Paul had to deal with the tendency for disciples to imprint upon their teachers. The tendency however brought fights, jealousy and division into the body, because they were not focused on the true end result. The Corinthian church was using the identification with their “leader of choice” to do the same thing Jesus’ disciples were doing on the way Capernaum: figure out who among them was the best. They were looking for their own image to be exalted, and one way to do that was to “wear the colors” of their choice teacher.
My Way or the Highway
Jesus’ disciples heard what he was saying to them, saw the object lesson of the child, but still didn’t get it
“Teacher,” said John, “we saw someone driving out demons in your name and we told him to stop, because he was not one of [following] us. – Mark 9:38
The disciples wanted this person to imprint upon them – to take his lead from them, do what they did, and become followers of them. They wanted it to stop with them, to effectively make the man in their image. “Even though he is using Jesus’ name, he is not following us, so we can’t allow that”. Jesus showed them that their concept of the way to follow Jesus needed some adjusting. Being a disciple is not about being controlled by another or molded into their image, but rather being freed to learn, to grow and to experience what the teacher has to offer. It is interesting that they would bring up stopping someone from succeeding in something they had just failed to do because he wasn’t locked into who they were.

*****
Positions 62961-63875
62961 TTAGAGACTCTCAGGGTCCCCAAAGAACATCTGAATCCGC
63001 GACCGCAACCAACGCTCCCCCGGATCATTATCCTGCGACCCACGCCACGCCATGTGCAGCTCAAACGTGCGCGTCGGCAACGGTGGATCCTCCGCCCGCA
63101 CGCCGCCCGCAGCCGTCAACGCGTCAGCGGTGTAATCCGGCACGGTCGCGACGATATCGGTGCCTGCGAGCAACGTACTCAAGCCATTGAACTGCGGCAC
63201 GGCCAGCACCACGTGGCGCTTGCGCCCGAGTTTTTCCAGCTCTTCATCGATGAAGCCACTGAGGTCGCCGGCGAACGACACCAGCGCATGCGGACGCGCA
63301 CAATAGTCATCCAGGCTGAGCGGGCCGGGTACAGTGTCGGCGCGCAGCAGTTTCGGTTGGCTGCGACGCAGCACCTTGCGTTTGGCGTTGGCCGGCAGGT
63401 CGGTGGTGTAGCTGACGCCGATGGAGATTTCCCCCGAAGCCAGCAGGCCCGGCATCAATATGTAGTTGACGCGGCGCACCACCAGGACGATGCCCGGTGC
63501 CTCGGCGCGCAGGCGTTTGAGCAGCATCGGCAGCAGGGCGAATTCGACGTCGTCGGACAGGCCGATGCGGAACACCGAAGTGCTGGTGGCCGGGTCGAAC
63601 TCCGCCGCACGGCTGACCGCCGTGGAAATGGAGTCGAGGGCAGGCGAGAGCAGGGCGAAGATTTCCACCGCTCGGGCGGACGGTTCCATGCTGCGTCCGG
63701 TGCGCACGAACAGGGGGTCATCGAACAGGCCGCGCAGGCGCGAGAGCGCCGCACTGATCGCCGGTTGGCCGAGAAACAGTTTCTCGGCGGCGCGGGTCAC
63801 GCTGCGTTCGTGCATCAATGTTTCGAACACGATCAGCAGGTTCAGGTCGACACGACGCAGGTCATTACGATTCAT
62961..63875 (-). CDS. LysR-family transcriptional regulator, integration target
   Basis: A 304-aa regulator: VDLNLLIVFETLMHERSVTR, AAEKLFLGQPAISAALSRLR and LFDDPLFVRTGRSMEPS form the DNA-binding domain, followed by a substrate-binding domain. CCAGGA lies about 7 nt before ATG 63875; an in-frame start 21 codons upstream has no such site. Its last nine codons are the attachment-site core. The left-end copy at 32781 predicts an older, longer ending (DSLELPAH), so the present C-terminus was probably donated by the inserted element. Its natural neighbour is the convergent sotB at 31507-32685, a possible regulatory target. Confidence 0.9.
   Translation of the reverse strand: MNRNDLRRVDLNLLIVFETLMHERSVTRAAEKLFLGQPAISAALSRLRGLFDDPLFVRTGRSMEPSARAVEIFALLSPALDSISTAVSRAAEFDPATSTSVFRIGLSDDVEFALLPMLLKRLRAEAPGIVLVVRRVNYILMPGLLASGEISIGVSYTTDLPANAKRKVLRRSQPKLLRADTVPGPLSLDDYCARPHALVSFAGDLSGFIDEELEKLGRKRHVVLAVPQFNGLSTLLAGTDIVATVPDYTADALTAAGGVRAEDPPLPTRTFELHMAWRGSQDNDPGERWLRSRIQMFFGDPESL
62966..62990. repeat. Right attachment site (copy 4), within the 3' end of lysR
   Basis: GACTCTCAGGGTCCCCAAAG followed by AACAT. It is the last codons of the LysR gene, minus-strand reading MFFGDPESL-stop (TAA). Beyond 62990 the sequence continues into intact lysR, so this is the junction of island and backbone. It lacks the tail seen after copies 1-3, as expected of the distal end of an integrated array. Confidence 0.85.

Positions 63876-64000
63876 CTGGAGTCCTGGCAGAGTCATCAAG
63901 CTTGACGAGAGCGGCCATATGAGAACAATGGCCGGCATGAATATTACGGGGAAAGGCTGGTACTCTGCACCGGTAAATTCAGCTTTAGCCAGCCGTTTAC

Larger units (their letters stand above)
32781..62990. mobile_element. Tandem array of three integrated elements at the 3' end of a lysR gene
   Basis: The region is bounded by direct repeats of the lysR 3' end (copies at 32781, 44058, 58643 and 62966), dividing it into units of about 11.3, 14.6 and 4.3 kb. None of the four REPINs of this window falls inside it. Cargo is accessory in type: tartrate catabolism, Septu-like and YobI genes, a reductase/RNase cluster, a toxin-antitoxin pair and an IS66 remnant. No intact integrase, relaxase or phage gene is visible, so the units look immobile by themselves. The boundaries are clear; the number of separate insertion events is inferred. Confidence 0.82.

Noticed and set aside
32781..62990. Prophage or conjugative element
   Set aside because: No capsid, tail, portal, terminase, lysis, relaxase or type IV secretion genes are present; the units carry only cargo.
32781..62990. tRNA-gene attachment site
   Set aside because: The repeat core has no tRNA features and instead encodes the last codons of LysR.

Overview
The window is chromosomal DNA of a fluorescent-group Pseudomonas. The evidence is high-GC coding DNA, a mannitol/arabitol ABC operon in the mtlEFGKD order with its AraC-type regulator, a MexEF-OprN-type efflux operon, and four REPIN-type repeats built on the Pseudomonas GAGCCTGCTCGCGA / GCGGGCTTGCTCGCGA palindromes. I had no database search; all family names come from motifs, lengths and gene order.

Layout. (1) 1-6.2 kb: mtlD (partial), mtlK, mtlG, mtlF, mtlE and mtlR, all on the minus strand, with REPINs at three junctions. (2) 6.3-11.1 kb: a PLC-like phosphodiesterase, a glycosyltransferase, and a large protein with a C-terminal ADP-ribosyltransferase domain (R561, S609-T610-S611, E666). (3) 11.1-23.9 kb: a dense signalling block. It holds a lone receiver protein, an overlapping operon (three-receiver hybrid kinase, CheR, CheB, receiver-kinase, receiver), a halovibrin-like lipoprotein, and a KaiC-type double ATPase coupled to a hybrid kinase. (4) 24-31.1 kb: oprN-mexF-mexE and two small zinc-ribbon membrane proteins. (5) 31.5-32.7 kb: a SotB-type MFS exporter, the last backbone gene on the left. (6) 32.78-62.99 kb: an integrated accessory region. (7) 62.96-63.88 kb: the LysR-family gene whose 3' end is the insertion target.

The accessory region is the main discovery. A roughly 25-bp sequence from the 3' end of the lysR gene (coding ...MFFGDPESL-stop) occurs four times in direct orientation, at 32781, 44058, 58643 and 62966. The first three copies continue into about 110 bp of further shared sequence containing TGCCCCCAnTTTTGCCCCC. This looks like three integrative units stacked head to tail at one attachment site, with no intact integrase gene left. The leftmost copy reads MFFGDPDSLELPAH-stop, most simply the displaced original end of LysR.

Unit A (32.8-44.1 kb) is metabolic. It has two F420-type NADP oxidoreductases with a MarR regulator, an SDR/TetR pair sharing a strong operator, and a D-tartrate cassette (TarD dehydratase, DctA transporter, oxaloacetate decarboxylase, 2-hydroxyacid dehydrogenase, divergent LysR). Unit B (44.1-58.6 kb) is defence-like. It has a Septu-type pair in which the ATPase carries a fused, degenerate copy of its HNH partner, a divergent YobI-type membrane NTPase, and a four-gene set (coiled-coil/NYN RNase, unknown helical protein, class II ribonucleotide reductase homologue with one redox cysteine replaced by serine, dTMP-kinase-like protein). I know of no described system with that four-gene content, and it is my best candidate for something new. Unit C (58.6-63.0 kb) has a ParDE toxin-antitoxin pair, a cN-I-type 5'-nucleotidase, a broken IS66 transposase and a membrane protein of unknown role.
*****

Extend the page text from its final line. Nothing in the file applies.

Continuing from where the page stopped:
“Do not stop him,” Jesus said, “For no one who does a miracle in my name can in the next moment say anything bad about me, for whoever is not against us is for us. Truly I tell you, anyone who gives you a cup of water in my name because you belong to the Messiah will certainly not lose their reward.” – Mark 9:39-41
The disciples had been looking for greatness, position, recognition, but Jesus taught them that all of that comes only by letting all of that go. To be something, they had to be nothing. To be a leader, they had to point people to a reality greater than themselves. To be in control, they had to allow for people to do it all differently.
The life of a disciple is not an exalted position. It is a place of learning in secret, of deferring greatness, of being like a child. It is pointing people to the Father, and rejoicing when they get there, even if they don’t do it our way. It is giving it all away so the image others see is not us, but the one who sent us.
- What position or place of importance do you expect from following Jesus?
- Are you willing to “leave it all” – to give up all rights to recognition for people to see the Father through you?
- Have you found yourself having “Stuart moments”, where you are looking for attention? Do you have Stuart moments with God?
- Are you looking for followers to establish yourself as a leader?
- How do you feel about being compared to someone who has no importance?
- Have you ever tried to control another person’s expression of faith?